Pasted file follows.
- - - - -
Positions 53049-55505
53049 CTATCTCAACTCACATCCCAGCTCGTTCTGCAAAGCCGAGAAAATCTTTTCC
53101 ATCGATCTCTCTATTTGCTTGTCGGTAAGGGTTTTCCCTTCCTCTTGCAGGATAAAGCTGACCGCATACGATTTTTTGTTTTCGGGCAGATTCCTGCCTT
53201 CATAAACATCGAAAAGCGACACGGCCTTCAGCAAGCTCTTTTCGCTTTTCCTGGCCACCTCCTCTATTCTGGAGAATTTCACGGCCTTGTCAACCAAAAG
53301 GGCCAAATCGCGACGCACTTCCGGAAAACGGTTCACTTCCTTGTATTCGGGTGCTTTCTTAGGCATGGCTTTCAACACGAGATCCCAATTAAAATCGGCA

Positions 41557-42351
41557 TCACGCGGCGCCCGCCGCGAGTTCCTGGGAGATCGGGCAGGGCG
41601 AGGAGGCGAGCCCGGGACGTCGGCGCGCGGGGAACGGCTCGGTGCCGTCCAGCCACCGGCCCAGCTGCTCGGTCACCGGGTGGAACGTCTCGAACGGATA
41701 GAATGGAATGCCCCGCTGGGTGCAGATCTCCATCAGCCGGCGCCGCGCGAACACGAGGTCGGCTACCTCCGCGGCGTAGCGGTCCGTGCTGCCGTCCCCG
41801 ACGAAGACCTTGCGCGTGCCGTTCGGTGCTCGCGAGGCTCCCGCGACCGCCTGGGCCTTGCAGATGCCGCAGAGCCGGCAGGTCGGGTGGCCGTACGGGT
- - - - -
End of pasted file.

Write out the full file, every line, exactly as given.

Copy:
Positions 53049-55505
53049 CTATCTCAACTCACATCCCAGCTCGTTCTGCAAAGCCGAGAAAATCTTTTCC
53101 ATCGATCTCTCTATTTGCTTGTCGGTAAGGGTTTTCCCTTCCTCTTGCAGGATAAAGCTGACCGCATACGATTTTTTGTTTTCGGGCAGATTCCTGCCTT
53201 CATAAACATCGAAAAGCGACACGGCCTTCAGCAAGCTCTTTTCGCTTTTCCTGGCCACCTCCTCTATTCTGGAGAATTTCACGGCCTTGTCAACCAAAAG
53301 GGCCAAATCGCGACGCACTTCCGGAAAACGGTTCACTTCCTTGTATTCGGGTGCTTTCTTAGGCATGGCTTTCAACACGAGATCCCAATTAAAATCGGCA

Positions 41557-42351
41557 TCACGCGGCGCCCGCCGCGAGTTCCTGGGAGATCGGGCAGGGCG
41601 AGGAGGCGAGCCCGGGACGTCGGCGCGCGGGGAACGGCTCGGTGCCGTCCAGCCACCGGCCCAGCTGCTCGGTCACCGGGTGGAACGTCTCGAACGGATA
41701 GAATGGAATGCCCCGCTGGGTGCAGATCTCCATCAGCCGGCGCCGCGCGAACACGAGGTCGGCTACCTCCGCGGCGTAGCGGTCCGTGCTGCCGTCCCCG
41801 ACGAAGACCTTGCGCGTGCCGTTCGGTGCTCGCGAGGCTCCCGCGACCGCCTGGGCCTTGCAGATGCCGCAGAGCCGGCAGGTCGGGTGGCCGTACGGGT